Fans of physical keyboards often make do by juggling a separate iPhone and BlackBerry. But Typo hopes to bridge that gap, and end iOS auto-correct frustration, with its $99 keyboard case. Backed by Ryan Seacrest (yes, that one), the Typo case has already inspired a lawsuit from BlackBerry. But does this accessory really live up to the hype?
If you've seen a BlackBerry, you know what the Typo's keyboard looks like. From its three silver, horizontal frets running the length of the keyboard to the color and shape of the keys, the Typo's keyboard is a dead ringer for one of BlackBerry's units.
Unfortunately, the Typo case blocks the iPhone's Home button. That's particularly an issue for iPhone 5s users, as the case blocks the handset's Touch ID sensor. Typo added a dedicated Home button to the bottom left corner of the keyboard, but Touch ID remains obscured. On the keyboard's left edge is a micro USB port for recharging the case. Under the Typo is a large opening for the iPhone's speakers, and channels for the Lighting connector and headphone cable.
The Typo measures 5.6 x 2.4 x 0.52 inches and weighs 1.4 ounces, bringing the 3.95-ounce iPhone 5s' total weight to 5.35 ounces. Fortunately, the weight doesn't feel concentrated near the keyboard; rather, it's dispersed across the handset. Unlike the BlackBerry keyboards that it emulates, the Typo's keyboard is relatively narrow, which means your hands may feel cramped while typing.
Installing the Typo keyboard is easy enough. Simply slide your iPhone into the top section of the case, then slip the bottom portion on. Push the two ends together to make sure they are properly connected and secure. To pair the Typo with your iPhone, open the Settings app and turn on Bluetooth.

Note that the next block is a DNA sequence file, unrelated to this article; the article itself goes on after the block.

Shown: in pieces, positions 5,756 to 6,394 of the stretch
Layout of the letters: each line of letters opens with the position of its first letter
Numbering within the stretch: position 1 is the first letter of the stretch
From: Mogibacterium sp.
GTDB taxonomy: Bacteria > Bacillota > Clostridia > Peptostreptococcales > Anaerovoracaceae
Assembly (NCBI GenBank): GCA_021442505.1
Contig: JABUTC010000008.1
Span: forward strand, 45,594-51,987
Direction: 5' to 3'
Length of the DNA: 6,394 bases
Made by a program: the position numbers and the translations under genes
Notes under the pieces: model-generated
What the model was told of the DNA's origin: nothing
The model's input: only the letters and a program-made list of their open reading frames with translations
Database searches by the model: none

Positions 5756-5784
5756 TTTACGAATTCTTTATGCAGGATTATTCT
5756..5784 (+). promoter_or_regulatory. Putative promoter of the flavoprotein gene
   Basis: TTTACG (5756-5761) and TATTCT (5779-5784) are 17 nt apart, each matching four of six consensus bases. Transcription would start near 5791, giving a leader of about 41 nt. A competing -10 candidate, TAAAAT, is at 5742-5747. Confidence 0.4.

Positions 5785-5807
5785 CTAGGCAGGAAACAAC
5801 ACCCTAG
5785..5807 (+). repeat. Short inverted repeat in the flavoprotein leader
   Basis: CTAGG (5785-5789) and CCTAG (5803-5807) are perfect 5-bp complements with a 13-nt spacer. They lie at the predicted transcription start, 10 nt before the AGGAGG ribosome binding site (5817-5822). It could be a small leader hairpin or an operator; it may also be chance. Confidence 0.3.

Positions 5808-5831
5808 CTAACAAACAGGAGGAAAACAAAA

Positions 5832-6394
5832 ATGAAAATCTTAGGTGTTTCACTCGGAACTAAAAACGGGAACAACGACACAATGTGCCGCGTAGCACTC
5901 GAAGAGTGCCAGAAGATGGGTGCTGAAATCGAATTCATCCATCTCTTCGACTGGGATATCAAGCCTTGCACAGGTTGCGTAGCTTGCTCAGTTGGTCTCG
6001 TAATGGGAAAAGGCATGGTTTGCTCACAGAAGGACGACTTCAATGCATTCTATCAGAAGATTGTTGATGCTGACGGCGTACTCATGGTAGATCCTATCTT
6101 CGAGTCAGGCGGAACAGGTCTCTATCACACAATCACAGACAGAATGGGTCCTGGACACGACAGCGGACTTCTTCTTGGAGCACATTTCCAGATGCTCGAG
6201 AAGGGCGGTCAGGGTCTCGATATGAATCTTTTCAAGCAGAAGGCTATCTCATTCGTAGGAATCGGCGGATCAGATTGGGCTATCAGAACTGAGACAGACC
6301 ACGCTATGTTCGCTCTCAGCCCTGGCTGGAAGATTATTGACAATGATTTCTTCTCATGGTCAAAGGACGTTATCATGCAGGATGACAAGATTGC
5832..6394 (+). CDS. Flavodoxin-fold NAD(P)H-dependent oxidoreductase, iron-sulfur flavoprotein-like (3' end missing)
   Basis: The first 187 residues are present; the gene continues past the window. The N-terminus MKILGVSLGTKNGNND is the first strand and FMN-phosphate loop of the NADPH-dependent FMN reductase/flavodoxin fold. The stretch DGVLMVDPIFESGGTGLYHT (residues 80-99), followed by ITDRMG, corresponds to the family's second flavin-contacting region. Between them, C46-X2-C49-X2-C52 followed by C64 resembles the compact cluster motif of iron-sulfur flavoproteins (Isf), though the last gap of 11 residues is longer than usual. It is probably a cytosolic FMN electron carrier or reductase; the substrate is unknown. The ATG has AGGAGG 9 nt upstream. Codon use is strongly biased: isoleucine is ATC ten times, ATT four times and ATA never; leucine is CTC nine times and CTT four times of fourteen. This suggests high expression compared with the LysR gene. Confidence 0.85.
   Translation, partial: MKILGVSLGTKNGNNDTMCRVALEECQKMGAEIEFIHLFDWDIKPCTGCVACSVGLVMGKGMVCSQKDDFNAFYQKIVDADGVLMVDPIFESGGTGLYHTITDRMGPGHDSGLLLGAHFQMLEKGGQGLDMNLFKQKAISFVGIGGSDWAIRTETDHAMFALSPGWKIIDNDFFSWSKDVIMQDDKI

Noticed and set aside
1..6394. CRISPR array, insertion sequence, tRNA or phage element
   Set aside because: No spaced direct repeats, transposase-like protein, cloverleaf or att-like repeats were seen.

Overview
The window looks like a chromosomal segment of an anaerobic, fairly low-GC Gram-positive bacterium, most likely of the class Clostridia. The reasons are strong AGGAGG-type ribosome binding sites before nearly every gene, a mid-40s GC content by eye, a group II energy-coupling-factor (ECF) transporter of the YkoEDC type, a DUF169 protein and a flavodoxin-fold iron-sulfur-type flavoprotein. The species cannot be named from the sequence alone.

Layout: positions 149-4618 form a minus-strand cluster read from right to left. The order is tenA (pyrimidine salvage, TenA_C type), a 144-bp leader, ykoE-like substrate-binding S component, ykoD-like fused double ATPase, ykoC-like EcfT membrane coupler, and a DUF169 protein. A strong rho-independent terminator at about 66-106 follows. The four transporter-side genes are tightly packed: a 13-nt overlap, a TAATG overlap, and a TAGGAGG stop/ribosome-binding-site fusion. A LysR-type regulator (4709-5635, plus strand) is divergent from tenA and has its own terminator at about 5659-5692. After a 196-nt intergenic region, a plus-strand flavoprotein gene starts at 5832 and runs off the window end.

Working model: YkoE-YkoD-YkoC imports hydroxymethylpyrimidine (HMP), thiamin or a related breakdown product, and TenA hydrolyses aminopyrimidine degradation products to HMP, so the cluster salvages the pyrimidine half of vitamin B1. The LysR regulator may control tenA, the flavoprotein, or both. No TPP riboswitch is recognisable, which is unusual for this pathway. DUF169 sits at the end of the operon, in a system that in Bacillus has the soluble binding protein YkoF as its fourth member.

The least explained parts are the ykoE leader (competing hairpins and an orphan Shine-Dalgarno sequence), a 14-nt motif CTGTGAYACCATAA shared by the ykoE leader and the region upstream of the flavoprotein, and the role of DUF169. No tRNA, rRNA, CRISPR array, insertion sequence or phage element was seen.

Enable Bluetooth discovery on the Typo by holding down the Bluetooth button on the keyboard until the blue light on the space bar flashes. Tap the Typo keyboard when it appears in your list of paired Bluetooth devices, and the two devices will be paired. To turn off the keyboard, you can either un-pair it from your iPhone or just turn off your Bluetooth connection.
Unlike the wider BlackBerry handsets, the Typo's narrow design made typing for long periods uncomfortable. We found ourselves constantly readjusting the case in our hands to find an easier, more comfortable way to hold it. The keyboard's keys are also far smaller than the iPhone's on-screen keys, which meant we had to be more accurate with our typing. It also doesn't help that the keys feel cheaper and stickier than what you'll find on a BlackBerry layout.
To test the keyboard's performance, we downloaded the TapTyping app. As we became more acclimated with the keyboard, we saw our accuracy increase from 96 percent to 99 percent and our speed increase from 20 words per minute to 28 wpm. We were less accurate on the iPhone's keyboard, with our accuracy ranging from just 95 percent at first, to 96 percent after practice.
That said, our words per minute were still higher when we used the iPhone's on-screen keyboard, increasing from 20 wpm to 34 wpm over a couple of days. That's likely a result of how easy it is to reach the iPhone's delete key compared to the Typo's. We also noticed that the Typo's backspace and L keys were too close, which resulted in several typos during use.
Beyond its design and performance, there are two additional considerations to take into account if you're thinking of purchasing the Typo case. First off, when paired, the keyboard turns off the iPhone's auto-correct feature, which can be a serious issue for users who make frequent typos. Secondly, there is no lock for the Typo's keyboard, which means if you accidentally tap a key while it's in your pocket, your iPhone's screen will be activated, draining both your handset and the keyboard's batteries.
|Accessories Type||Apple Accessories|
|Size||5.6 x 2.4 x 0.52 inches|